The wearable sensors measure workers’ movements throughout the day during their shift. They are specifically looking for movements that could lead to strain that increases the risk of injury or long-term wear and tear.
The wearable sensors are connected to a smartphone app and alert the worker when their movements surpass pre-established baselines that are based on International Organization for Standardization (ISO) thresholds and job task assessments.
Data is collected and can be reviewed at the end of a shift by workers and safety teams. This data includes when during the day and where on the body strain occurred.
The data is also useful in discovering which tasks are causing strain and which workers are experiencing the most strain. Bardavon will provide interventions, safety training courses, and exercises to improve employee movement health.
No, our wearable sensors are unobtrusive. They are lightweight and worn on the back collar of a shirt, jacket, or coat and around the bicep of the dominant arm. Wearable sensors can be covered by outerwear in cold environments and open to the elements in hot environments. They are designed to stay out of a worker’s way as they go about their job tasks.
It’s up to each safety professional, but we recommend workers wear the wearable sensors for a full week every three to four weeks.
Workers wear the sensors on a regular cadence established by their employer, for a full day’s shift for a week. It’s common for employers to have workers wear sensors for one week each month to see progress over time. Workers are able to review the data after each shift.
The wearable sensors are important in helping workers reduce injury risk and changing movement behaviour, but incorporating a new feature into a routine is always a challenge. To help, we provide a worker engagement component to show that the purpose of the program is to support workers and reduce their risk of musculoskeletal injury. In this engagement training, workers will learn about the program from implementation to day-to-day use.
The purpose of the program is to reduce the musculoskeletal injury risk of the workers—not to look over their shoulders. Wearable sensors are designed to detect potentially risky movements that may put a strain on body parts.
The wearable sensors identify when a worker has exceeded the acceptable International Organization for Standardization threshold for a task. The worker is then notified immediately through their phone app. Risky movements and moments of strain can also be reviewed at the end of a shift. The worker owns and controls the phone app.
The wearable sensors do not track location or work pace. Since the wearable sensors only detect risky or straining movement, they can’t tell the difference between healthy movement and dormant activities like standing still or taking a break. As a part of product onboarding, workers are informed of what information the employer can and cannot access.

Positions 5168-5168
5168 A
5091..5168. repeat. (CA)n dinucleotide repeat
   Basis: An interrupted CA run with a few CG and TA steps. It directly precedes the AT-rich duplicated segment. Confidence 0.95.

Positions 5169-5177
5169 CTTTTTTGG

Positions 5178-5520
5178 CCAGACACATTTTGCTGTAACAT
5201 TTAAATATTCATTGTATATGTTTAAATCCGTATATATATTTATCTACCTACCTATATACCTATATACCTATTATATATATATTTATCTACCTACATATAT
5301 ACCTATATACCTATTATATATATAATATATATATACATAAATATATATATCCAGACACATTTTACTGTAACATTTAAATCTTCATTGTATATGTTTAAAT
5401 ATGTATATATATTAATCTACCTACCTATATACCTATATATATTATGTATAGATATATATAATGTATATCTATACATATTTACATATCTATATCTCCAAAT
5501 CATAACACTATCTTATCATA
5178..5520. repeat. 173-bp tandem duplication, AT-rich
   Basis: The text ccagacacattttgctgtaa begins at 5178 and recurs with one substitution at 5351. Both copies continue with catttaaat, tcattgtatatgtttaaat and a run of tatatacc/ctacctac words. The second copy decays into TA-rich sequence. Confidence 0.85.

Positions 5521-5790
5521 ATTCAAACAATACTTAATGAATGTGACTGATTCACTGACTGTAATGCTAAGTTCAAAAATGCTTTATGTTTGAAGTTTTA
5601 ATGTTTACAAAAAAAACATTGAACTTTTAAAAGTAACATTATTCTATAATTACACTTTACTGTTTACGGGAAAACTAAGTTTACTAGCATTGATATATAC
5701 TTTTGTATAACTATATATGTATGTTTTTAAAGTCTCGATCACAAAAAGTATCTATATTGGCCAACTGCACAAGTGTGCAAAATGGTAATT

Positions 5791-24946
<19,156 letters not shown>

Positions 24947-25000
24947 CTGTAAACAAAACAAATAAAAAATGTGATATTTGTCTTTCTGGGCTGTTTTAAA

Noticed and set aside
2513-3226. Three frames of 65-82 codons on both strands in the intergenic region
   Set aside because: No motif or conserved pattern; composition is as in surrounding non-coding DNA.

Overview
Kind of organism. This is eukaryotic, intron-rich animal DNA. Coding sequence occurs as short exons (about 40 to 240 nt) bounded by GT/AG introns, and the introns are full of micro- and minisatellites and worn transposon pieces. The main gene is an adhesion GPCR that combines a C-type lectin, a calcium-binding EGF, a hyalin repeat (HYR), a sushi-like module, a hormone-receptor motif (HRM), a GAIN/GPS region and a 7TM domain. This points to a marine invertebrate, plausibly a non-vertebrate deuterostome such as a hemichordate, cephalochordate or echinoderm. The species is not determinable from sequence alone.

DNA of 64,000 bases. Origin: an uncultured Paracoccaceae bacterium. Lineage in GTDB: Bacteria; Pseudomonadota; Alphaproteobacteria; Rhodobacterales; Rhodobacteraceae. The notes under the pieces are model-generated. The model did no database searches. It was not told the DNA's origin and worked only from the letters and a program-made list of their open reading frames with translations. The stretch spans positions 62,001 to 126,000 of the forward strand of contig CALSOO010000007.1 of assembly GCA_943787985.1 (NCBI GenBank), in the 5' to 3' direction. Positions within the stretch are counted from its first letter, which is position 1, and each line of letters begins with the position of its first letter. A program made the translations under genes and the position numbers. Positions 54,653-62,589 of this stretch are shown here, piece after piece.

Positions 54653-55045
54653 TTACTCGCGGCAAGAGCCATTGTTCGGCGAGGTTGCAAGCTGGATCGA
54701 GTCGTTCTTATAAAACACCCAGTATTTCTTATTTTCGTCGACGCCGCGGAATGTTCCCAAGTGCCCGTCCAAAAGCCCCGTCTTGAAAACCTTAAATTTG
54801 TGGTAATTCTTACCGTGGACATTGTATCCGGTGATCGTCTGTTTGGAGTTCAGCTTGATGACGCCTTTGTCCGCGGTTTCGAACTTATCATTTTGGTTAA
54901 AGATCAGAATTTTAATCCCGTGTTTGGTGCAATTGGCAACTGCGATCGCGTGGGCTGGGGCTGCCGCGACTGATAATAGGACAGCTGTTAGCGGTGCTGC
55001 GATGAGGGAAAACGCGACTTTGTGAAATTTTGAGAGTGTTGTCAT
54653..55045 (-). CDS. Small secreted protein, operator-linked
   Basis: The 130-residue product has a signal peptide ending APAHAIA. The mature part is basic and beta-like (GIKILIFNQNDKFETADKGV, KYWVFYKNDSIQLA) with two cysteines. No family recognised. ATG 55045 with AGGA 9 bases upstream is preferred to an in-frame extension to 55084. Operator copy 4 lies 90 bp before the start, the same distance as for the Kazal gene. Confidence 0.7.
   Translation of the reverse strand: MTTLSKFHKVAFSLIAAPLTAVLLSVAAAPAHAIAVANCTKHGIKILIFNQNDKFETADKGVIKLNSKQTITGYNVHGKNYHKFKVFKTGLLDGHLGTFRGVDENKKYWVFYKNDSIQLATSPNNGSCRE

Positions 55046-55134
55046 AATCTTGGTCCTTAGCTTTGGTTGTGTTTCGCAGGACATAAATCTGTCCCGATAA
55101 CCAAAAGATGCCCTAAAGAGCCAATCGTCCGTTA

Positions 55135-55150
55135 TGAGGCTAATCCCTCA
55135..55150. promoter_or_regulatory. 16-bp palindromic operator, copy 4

Since habits are hard to break, we know that workers are likely to fall back into their old habits after the first time wearing the sensors.
However, the wearable sensors are intended to inform workers about unsafe or straining movements that they may not realize they are doing. Increasing their awareness of movement health in their specific job tasks can help them maintain musculoskeletal health throughout their career.
Wearable sensors are worn every three to four weeks to follow up on progress. The wearable sensors and app are designed to be engaging. Wearing the sensors cues the worker to perform tasks correctly. At the end of each shift, the app provides a daily medal (Gold, Silver, Bronze) for their day’s performance. Ideally, workers will see improvements each time they wear the sensors as they learn to improve their movement techniques.
The product has the ability to monitor any task that involves movement–not just lifting. If you have jobs that have been determined to involve high-injury tasks, the product can be adapted to identify the risk. The program can monitor for overuse or repetitive movement that can increase injury risk overtime, even without heavy lifting. With the addition of the phone app and human coaching, your workers can learn preventative exercises to assist with reducing the injury risks related to those job tasks.
The exact ROI will depend on the types of injuries your workers might sustain, the number of injuries you see each year, and the amount of time workers might be out with an injury. Worker injuries are associated with direct and indirect costs that can add up.
Direct costs include higher workers’ compensation premiums, third-party administrator costs, and other medical costs. There are many more indirect costs, which can include production downtime, replacement hires, potential OSHA penalties, damage to equipment, and more.
A single injury could cost around $70,000 directly and $140,000 indirectly. Reducing just five injuries in a year could result in savings of more than a $1 million. That is many times more than the cost of our injury prevention product.